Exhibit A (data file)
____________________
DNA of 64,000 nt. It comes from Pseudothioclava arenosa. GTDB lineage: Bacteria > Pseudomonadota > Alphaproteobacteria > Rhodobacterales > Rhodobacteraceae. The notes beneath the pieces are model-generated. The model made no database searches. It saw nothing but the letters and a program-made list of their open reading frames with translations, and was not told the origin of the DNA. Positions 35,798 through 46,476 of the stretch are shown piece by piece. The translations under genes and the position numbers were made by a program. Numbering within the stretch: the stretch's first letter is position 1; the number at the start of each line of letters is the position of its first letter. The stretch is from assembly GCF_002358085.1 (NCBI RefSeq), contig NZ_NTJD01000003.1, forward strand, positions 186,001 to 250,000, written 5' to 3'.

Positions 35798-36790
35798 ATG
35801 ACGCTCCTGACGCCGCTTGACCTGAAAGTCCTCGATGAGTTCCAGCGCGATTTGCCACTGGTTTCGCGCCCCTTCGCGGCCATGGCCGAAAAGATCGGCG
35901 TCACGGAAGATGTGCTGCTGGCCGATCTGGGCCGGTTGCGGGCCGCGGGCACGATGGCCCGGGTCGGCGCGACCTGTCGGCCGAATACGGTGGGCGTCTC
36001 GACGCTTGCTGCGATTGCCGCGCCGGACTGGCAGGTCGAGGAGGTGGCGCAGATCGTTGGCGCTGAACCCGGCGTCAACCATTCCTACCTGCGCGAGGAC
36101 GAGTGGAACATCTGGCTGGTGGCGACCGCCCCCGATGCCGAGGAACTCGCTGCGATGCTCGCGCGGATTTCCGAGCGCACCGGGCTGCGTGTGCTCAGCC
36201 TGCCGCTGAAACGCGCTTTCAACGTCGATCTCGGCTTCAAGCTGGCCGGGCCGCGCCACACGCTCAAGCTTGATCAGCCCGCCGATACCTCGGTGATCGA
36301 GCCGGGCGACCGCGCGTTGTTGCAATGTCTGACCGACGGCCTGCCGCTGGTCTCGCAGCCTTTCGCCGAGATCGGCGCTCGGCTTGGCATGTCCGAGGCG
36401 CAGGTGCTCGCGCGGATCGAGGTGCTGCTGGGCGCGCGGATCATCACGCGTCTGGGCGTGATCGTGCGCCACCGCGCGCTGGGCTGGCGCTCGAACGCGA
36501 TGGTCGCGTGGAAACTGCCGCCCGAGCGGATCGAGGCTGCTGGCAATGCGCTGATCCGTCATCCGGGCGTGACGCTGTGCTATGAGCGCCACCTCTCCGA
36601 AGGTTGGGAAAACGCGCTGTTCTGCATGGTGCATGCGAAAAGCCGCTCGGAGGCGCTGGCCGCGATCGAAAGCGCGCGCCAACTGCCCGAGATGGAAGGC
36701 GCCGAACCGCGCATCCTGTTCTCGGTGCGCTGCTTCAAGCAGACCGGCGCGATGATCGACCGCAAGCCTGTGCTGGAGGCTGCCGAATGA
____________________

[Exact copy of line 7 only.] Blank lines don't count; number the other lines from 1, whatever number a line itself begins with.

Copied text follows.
36101 GAGTGGAACATCTGGCTGGTGGCGACCGCCCCCGATGCCGAGGAACTCGCTGCGATGCTCGCGCGGATTTCCGAGCGCACCGGGCTGCGTGTGCTCAGCC